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Vivek Viswanathan's father came to the United States in June 1972, during the turmoil of the Watergate scandal.
"When I asked my dad what he remembered, he shrugged," recalls Vivek.
His father said he was a resident at the time, and had fallen asleep while removing his socks after a 36-hour shift at the hospital.
The more Vivek learned of his story, the more he began to appreciate why his father, in his first years in the United States, did not follow the news from Washington, DC.
Before New York, he had never set foot in a country other than India, and neither had any of his four older brothers. He was 22, had borrowed the airfare money and arrived with just a suitcase, Vivek adds.
His father Ramaswamy Viswanathan is a psychiatrist at the State University of New York Downstate Medical Center. Vivek's mother Kusum Viswanathan is a pediatric hematologist-oncologist and chair of the department of pediatrics at Brookdale University Hospital.
'The example that he and my mom, who arrived in the United States in 1980, set for me and my siblings consisted of some elemental lessons: Finding good work to do, doing that work with diligence, and serving others,' Vivek wrote in his Soros Fellowship essay.
'These lessons, rather than a penchant for debating politics at the dinner table, had enabled them to successfully adapt to life in a new country.'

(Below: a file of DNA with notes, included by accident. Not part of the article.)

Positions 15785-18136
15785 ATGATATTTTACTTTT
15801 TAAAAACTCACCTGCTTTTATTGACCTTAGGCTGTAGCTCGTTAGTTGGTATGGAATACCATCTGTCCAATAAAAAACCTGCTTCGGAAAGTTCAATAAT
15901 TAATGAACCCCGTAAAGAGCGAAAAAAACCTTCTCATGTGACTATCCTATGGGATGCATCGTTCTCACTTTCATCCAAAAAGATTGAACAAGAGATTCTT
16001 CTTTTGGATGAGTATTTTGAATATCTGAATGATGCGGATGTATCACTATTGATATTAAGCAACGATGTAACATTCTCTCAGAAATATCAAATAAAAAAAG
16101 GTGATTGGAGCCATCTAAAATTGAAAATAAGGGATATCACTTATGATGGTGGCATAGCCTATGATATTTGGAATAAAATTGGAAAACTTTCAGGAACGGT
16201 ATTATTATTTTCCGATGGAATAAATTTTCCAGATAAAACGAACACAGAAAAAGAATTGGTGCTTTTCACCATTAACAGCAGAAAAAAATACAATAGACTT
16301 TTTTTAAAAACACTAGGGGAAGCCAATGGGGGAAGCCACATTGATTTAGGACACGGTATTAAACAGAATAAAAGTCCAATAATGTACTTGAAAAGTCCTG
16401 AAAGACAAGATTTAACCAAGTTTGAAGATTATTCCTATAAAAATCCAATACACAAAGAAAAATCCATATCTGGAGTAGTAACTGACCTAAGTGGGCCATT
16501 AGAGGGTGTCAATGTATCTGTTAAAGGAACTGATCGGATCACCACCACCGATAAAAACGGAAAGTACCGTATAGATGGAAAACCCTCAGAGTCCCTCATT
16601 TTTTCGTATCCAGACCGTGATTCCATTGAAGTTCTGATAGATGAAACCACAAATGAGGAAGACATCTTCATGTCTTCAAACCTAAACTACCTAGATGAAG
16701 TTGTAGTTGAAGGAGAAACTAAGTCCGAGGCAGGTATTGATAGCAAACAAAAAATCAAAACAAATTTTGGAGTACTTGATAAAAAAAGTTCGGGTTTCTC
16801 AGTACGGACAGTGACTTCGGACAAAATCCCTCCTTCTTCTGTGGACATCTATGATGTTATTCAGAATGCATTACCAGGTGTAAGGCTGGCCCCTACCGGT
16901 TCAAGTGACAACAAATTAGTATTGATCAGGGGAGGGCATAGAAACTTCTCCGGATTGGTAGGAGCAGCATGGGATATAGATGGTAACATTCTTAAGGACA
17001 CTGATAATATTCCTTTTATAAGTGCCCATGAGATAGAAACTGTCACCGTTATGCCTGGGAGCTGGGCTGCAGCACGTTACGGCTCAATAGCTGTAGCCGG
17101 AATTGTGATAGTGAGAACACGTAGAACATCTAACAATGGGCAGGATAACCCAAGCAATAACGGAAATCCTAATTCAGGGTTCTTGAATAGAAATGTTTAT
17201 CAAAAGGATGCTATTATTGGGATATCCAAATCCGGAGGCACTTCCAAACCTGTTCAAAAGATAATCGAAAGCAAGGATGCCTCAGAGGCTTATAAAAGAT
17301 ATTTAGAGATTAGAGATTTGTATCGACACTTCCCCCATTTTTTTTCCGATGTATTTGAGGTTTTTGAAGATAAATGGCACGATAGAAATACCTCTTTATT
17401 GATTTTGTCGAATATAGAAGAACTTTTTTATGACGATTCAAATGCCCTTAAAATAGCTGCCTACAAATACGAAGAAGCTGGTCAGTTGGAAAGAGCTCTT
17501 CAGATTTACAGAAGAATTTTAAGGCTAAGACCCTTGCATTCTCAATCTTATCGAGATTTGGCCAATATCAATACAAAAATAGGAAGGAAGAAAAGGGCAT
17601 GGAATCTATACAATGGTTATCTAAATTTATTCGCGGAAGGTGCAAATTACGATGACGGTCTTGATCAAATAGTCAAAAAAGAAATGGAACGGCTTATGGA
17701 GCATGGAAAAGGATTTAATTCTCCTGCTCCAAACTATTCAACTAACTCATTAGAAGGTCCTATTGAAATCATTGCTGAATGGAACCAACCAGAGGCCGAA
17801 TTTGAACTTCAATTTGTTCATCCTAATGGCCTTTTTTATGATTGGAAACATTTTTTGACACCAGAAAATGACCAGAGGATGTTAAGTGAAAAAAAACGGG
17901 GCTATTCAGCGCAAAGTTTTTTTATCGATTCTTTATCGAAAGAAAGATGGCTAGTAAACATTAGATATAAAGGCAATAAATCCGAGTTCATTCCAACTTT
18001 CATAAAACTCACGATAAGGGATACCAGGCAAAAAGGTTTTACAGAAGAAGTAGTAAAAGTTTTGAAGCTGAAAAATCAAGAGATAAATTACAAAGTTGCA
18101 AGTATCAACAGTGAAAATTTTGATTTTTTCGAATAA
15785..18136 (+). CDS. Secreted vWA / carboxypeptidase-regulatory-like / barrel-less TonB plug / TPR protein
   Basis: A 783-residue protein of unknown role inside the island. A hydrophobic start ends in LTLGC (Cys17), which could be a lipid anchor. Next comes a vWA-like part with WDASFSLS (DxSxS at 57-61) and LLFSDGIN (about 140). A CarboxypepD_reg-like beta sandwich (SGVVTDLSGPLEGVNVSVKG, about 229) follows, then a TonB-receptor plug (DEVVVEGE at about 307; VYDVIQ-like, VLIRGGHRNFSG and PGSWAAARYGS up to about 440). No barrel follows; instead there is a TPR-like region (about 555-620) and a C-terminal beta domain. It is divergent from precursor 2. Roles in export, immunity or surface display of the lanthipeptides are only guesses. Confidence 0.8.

Vivek was fascinated by politics. His parents had emphasised throughout his childhood that he could apply their lessons in any field.
"They did not bat an eye when I left the science research programme in my high school to pursue my interest in historical research," says Vivek, who like his two siblings went to Harvard for his undergraduate studies.
His parents "encouraged my interest in every way, including visits to 12 presidential libraries across the United States."
Vivek, who will use the Soros award to continue pursuing joint degree (JD) and MBA degrees at Stanford, said he aspires 'to make a difference in politics and to one day run for public office.'
World policy and American foreign policy are some of his favourite interests.
'I believe that participation in politics can be frustrating,' he wrote in an essay, but fascinating, an exercise involving difficult trade-offs between short and long-term considerations but one that offers the best way to make a difference for people.'
The influence of his parents is the foundation of his experience as a New American, "animating my activity in college and beyond," he said.
He was passionately involved at Harvard with the citizenship tutoring programme, in which students work with Harvard employees to prepare them for the citizenship exam.
As the programme coordinator, he matched 45 tutors with employees who had similar schedules and language abilities, and organised a monthly dinner and discussion series on immigration policy.
"I also hoped that the programme would develop the ability of employees to become active and engaged citizens after they had passed the exam," he said.
He also organised two voter registration drives at the Harvard Bridge to Learning and Literacy Center.
He recruited student volunteers and contacted nearly 50 Harvard employees who had attained citizenship through his programme, registered many of them for the first time.
Vivek also worked with other programme tutors to create an illustrated guide summarising major historical developments in the United States since the 1950.
He works with the Naturalization Pro Bono Project at Stanford."I hope that, in this effort as well as in all of the efforts that I pursue upon graduation," he said, "I can influence others to make a difference in public life in the same way that my parents influenced me."